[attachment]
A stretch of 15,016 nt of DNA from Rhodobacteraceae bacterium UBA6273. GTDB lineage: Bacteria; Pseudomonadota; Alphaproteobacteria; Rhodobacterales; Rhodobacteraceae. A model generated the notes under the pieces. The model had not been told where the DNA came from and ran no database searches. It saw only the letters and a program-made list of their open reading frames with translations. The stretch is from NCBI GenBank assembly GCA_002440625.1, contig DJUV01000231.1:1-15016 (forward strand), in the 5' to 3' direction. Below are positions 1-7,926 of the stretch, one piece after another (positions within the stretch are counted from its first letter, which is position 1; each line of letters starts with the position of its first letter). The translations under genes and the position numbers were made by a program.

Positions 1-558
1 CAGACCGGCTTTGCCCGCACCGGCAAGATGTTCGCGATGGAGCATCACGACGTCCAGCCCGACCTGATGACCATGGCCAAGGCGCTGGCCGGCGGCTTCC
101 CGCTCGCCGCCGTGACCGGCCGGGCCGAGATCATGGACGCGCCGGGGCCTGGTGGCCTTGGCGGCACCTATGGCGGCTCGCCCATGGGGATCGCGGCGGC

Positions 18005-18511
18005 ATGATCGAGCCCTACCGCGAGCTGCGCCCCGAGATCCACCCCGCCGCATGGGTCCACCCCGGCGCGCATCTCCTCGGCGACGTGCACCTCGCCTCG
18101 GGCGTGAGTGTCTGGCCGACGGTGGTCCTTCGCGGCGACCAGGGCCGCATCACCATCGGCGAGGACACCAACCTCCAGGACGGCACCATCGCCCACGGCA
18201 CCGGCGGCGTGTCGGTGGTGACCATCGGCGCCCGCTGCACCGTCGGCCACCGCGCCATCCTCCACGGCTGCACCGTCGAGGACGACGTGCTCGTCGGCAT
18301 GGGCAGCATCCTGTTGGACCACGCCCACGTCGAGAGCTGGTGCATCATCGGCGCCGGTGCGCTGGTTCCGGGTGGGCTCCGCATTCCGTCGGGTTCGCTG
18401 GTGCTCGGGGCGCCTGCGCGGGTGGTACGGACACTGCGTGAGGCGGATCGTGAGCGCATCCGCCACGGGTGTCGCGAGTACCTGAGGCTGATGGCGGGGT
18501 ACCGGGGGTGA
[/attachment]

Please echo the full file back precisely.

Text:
A stretch of 15,016 nt of DNA from Rhodobacteraceae bacterium UBA6273. GTDB lineage: Bacteria; Pseudomonadota; Alphaproteobacteria; Rhodobacterales; Rhodobacteraceae. A model generated the notes under the pieces. The model had not been told where the DNA came from and ran no database searches. It saw only the letters and a program-made list of their open reading frames with translations. The stretch is from NCBI GenBank assembly GCA_002440625.1, contig DJUV01000231.1:1-15016 (forward strand), in the 5' to 3' direction. Below are positions 1-7,926 of the stretch, one piece after another (positions within the stretch are counted from its first letter, which is position 1; each line of letters starts with the position of its first letter). The translations under genes and the position numbers were made by a program.

Positions 1-558
1 CAGACCGGCTTTGCCCGCACCGGCAAGATGTTCGCGATGGAGCATCACGACGTCCAGCCCGACCTGATGACCATGGCCAAGGCGCTGGCCGGCGGCTTCC
101 CGCTCGCCGCCGTGACCGGCCGGGCCGAGATCATGGACGCGCCGGGGCCTGGTGGCCTTGGCGGCACCTATGGCGGCTCGCCCATGGGGATCGCGGCGGC

Positions 18005-18511
18005 ATGATCGAGCCCTACCGCGAGCTGCGCCCCGAGATCCACCCCGCCGCATGGGTCCACCCCGGCGCGCATCTCCTCGGCGACGTGCACCTCGCCTCG
18101 GGCGTGAGTGTCTGGCCGACGGTGGTCCTTCGCGGCGACCAGGGCCGCATCACCATCGGCGAGGACACCAACCTCCAGGACGGCACCATCGCCCACGGCA
18201 CCGGCGGCGTGTCGGTGGTGACCATCGGCGCCCGCTGCACCGTCGGCCACCGCGCCATCCTCCACGGCTGCACCGTCGAGGACGACGTGCTCGTCGGCAT
18301 GGGCAGCATCCTGTTGGACCACGCCCACGTCGAGAGCTGGTGCATCATCGGCGCCGGTGCGCTGGTTCCGGGTGGGCTCCGCATTCCGTCGGGTTCGCTG
18401 GTGCTCGGGGCGCCTGCGCGGGTGGTACGGACACTGCGTGAGGCGGATCGTGAGCGCATCCGCCACGGGTGTCGCGAGTACCTGAGGCTGATGGCGGGGT
18501 ACCGGGGGTGA